A Euro Date Next Wednesday?: More eurozone fear and loathing. June 30, might be the end of our financial year and the second quarter around the world, but in Europe, its also the day when all those now junk Greek bonds have to drop out of the various indices. While there has been some selling, expect a bit more. The European Central Bank (ECB) is the only buyer. Could be over 100 billion euros of bonds are no longer investment grade and can’t be held by lots of current owners, and can’t be in the various bond market indexes.

Lonely banks club next Thursday? That’s July 1 when the 12 month ECB 12 month 442 billion euro liquidity scheme, called the Long Term Refinancing Option (LTRO) is due to expire. That could send the London Interbank Offered Rate (the key global short term interbank interest rate) up sharply by 0.50% to around 1%, by some estimates until the situation becomes clearer. If that happens, watch markets and market liquidity go arghhhhhh. The ECB has a three month LTRO (the current one also ends on June 30) which will hopefully see money from the 12 month facility switch into the September quarter one and push it out until September 30. Then there’s the 440 billion EU backstop agreed in May.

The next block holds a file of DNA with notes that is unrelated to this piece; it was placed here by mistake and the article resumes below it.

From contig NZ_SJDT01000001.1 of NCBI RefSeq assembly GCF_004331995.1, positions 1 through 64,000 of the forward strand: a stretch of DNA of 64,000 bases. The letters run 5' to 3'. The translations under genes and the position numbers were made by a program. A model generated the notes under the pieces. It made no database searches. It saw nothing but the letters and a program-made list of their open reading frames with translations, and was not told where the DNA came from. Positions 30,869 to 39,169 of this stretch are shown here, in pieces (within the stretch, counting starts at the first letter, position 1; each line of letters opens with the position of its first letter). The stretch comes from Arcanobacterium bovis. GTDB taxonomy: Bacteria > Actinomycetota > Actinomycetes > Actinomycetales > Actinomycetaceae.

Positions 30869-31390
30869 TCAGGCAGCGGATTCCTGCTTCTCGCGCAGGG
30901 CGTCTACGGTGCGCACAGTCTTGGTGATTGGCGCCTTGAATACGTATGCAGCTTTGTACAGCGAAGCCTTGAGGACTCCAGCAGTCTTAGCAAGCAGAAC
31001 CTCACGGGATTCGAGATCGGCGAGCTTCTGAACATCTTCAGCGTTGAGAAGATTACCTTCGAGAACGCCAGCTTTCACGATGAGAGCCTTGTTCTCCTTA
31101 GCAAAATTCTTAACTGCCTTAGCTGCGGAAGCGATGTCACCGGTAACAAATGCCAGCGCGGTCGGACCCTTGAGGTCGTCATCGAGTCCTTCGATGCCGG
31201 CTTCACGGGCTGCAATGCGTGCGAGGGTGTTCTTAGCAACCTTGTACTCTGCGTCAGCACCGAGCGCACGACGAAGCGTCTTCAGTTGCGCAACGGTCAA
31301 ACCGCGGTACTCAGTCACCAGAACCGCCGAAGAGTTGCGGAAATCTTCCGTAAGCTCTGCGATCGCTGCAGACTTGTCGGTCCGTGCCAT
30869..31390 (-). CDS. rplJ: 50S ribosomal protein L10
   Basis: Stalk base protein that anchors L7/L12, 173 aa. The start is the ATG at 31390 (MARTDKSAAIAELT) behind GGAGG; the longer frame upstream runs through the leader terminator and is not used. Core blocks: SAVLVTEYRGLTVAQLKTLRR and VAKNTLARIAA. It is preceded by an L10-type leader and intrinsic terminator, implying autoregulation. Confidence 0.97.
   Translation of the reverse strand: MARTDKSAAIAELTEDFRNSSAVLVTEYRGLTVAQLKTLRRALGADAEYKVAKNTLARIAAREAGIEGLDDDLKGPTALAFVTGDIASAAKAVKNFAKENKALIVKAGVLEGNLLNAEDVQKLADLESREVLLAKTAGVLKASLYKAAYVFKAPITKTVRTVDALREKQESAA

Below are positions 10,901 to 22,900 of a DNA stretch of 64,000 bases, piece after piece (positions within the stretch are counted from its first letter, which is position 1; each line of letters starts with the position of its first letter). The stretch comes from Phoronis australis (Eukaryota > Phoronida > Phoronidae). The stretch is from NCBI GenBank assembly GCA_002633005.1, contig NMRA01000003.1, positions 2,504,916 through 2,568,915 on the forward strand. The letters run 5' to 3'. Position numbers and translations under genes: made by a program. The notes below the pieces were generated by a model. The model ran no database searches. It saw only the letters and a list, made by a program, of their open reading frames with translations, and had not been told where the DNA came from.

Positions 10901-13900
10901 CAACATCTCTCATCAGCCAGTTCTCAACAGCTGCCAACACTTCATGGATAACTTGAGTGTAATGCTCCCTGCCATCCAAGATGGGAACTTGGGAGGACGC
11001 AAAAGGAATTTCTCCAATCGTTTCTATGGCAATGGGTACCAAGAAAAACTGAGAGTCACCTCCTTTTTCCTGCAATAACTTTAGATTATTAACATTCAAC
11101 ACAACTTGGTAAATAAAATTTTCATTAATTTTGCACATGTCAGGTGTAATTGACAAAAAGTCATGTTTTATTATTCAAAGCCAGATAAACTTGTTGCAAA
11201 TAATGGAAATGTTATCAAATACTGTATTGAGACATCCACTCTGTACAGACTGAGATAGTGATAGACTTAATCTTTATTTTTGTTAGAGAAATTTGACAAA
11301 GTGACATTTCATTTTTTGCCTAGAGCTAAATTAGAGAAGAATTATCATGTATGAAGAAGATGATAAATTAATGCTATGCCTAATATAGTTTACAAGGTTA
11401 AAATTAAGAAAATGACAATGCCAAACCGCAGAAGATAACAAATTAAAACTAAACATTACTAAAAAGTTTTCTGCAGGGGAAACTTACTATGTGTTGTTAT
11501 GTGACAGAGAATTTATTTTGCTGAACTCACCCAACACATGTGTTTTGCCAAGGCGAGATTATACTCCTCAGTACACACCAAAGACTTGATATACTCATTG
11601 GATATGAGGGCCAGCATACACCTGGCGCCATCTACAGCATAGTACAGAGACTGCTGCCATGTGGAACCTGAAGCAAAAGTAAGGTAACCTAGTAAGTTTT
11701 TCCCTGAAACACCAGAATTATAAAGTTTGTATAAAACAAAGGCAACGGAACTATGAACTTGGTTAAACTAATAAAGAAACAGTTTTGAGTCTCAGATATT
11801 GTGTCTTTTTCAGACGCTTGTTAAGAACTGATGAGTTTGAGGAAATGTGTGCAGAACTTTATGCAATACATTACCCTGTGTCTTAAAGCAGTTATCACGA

Blind dates, really The key, what happens in Spain, Ireland, Greece and Portugal where banks have been using up to 200 billion euros a day of  ECB money to keep liquidity in the various banking banking systems flowing? Spain’s banks have owned up to 85 billion euros a day, Greece is nearly 80 billion, according to some estimates and Portugal’s banks this week were revealed as being on the drip for 35 billion euros a day, more than double April’s 17 billion. The 12 month facility was supposed to wean Euro banks off ECB help. If they roll into the 3 month facility, we will know that the banks are weak, with questionable security, poor assets and the so-called stress tests might not be worth the paper they composed on. Apparently German banks have been using an extra 17 billion euros of ECB money as well.